DeKalb to increase art activities, create color

By Scott Nichol

DeKalb plans to increase the number of art activities and artists residing on the NIU campus by creating a Arts, Culture, Entertainment Corridor, presented at Monday’s City Council meeting.

The Arts, Culture, Entertainment Corridor is based on existing arts-related businesses, venues and educational spaces and would formally designate this area as an arts concentration with work, retail, event and visitor spaces according to the Proudly DeKalb website.

“Ultimately, if you can imagine a designated area within the community [where] sidewalks can’t be gray, light posts can’t be black or gray, utility boxes have to have murals on them,” said Cohen Barnes, DeKalb’s Revitalization Plan project CEO of the branding component. “With Northern [Illinois University] and local artists we could have sculptures, we could have murals, we could have sidewalk art.”

The Arts, Culture, Entertainment Corridor, which is projected to spread from the Holmes Student Center to Lincoln Highway and end just east of downtown DeKalb, will provide students with a colorful walk to and from class, Barnes said.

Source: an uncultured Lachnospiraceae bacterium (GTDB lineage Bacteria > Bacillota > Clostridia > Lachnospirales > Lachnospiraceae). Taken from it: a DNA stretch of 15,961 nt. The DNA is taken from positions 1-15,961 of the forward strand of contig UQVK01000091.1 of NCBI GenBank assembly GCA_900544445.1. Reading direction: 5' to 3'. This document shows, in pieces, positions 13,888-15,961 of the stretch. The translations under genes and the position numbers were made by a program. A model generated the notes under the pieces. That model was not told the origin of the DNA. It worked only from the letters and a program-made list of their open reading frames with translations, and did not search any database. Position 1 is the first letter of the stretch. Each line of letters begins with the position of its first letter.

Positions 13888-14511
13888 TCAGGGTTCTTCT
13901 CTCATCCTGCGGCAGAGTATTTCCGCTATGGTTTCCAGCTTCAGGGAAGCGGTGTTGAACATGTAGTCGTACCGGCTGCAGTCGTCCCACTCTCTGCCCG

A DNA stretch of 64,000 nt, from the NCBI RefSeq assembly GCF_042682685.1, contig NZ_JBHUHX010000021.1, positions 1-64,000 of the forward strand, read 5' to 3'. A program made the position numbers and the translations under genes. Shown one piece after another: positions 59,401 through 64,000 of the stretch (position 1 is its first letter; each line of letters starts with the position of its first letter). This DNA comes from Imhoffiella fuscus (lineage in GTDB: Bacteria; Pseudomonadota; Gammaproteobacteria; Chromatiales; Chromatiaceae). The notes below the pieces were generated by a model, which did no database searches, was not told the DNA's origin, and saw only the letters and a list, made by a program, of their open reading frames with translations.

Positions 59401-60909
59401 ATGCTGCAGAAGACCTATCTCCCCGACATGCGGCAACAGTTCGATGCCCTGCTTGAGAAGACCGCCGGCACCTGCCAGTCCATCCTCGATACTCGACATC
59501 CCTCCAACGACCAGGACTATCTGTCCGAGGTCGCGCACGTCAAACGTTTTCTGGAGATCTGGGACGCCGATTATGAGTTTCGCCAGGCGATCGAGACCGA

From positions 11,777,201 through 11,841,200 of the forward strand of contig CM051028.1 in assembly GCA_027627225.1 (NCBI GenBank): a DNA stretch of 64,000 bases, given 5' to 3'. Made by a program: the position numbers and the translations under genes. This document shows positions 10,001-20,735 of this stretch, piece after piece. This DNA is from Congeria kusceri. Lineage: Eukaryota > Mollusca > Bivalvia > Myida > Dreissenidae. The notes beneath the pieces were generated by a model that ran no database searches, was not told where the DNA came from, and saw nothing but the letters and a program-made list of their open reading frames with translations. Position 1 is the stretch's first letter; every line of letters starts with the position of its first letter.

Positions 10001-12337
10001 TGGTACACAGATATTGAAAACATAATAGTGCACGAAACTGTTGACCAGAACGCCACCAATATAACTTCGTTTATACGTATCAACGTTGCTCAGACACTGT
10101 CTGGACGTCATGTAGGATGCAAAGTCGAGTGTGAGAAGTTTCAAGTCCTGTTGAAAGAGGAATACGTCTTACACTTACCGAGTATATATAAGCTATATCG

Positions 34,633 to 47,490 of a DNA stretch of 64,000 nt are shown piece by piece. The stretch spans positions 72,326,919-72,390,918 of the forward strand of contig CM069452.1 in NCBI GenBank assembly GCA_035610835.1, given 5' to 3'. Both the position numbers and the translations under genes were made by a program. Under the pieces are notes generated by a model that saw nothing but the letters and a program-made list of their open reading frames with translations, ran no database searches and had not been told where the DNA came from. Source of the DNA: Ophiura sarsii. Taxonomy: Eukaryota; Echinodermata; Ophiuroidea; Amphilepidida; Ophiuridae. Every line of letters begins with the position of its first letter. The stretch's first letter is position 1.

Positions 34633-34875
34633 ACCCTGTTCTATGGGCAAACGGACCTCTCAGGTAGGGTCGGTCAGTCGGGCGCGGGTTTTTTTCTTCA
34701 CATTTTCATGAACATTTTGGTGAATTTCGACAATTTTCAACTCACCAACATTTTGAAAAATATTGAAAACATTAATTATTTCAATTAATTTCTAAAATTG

The corridor is part of the seven step DeKalb Revitalization Plan that a committee of volunteers created in order to be eligible for the $3 million prize from America’s Best Community, a competition to promote economic growth within smaller communities, according to the Proudly DeKalb website.

DeKalb progressed to the quarterfinals, winning $50,000, and in April moved to the top 15, according to the Proudly DeKalb website.

As a quarterfinalist, DeKalb was given 6-8 months to help develop the Revitalization Plan. The city received $15,000 from a sponsor, according to the Proudly DeKalb website.

“The competition revolves around communities that can come up with a revitalization plan,” Barnes said. “A way they can move their community forward.”

Barnes said that the seven proposed projects would not only help attract students to NIU, but also attract tourists to DeKalb.

“One of the big reasons we think we can do it is because the community is overwhelmingly behind the principles of the plan,” said Brett Brown, DeKalb Revitalization Plan project CEO of the business incubator.

Input was taken from somewhere between 300-400 people, Barnes said.